Gerald Thomas (director)
89 mins (length)
30 April 2012 (released)
18 November 2012
Carry On films contain a humour of another time. You could say they are dated by their attitude towards women, sex, relationships and causality; the consequences of characters' actions. A fantasy of misogynistic 60's men. The world has moved on and we have more refined tastes and equal rights for everyone. Well, you may be right, but then again looking at this era's comedy films, you may be wrong too. Maybe not too much has changed since the Carry On era. The humour may be more gross-out now, women have more prominent roles, but the film-making world is still mainly dictated by men.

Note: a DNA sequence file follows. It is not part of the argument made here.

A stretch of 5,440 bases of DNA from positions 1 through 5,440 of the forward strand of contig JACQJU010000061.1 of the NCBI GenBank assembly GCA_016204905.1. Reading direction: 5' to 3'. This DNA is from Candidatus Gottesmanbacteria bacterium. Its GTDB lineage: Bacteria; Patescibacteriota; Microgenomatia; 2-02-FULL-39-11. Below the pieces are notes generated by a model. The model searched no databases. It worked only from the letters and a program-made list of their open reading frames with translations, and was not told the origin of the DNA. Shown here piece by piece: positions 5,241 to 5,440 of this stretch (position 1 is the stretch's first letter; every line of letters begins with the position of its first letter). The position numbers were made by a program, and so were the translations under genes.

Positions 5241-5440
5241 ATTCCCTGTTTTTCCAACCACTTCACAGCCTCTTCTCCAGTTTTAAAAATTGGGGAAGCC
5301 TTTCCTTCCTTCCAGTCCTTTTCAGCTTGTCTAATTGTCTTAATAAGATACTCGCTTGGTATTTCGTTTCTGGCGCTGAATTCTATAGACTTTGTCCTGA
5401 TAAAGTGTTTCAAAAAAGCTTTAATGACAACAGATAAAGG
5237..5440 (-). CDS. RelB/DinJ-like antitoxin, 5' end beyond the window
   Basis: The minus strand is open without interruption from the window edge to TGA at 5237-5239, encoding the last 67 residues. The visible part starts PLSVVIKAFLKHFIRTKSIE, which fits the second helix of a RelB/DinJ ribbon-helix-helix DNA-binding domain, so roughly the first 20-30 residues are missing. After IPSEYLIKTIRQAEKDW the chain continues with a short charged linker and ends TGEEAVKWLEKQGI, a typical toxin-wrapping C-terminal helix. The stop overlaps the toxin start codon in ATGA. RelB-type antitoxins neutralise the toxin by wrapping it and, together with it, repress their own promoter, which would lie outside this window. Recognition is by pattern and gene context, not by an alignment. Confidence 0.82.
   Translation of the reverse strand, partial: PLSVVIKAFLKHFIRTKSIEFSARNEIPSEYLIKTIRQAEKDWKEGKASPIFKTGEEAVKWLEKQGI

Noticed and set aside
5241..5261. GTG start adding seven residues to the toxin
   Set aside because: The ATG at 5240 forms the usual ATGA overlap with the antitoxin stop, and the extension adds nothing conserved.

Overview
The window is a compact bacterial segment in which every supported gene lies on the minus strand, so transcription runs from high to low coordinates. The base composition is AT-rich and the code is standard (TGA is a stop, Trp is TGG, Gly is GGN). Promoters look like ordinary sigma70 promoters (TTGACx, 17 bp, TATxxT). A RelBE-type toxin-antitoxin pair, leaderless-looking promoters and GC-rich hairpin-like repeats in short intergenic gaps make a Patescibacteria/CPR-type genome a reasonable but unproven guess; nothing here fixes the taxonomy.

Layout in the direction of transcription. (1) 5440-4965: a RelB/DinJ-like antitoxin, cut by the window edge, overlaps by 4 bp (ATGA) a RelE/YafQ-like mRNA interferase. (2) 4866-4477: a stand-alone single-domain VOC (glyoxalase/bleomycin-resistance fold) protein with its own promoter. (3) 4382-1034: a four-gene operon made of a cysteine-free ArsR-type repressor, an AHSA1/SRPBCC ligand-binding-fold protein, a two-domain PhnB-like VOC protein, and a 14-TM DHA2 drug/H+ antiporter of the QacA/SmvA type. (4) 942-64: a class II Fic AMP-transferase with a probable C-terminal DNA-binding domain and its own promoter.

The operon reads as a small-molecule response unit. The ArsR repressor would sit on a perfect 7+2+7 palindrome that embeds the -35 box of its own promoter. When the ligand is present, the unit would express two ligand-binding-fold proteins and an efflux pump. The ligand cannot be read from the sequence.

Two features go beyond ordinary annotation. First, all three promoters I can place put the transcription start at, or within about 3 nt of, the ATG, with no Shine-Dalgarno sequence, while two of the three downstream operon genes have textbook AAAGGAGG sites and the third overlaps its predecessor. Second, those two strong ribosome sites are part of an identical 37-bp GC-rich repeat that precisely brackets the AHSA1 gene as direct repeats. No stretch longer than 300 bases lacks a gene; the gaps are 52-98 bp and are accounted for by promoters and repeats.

Regardless, Twice Round The Daffodils is of a different time, when the world was black and white and people spoke clear and coherently. This will have an effect on your enjoyment of the tale of a group of male patients arriving at a sanatorium to be treated for TB and inevitably ending up in romantic hijinks with the female nurses. The first kiss begins with an assault on a nurse one of the characters has only known for less than five minutes. Welcome to 1962!
Classed as an un-official entry in the Carry On franchise, the film features the iconic Kenneth Williams but is a more low-key version of the more bawdy Carry On template. There’s more emphasis on the rehabilitation of the men, rather than slapstick or nudity. Still, it’s mainly for fans of the players involved, otherwise it's slightly more taxing on the rest of us, thanks to the glacial pace and predictable story. Kenneth Williams is clearly the highlight doing his usual shtick.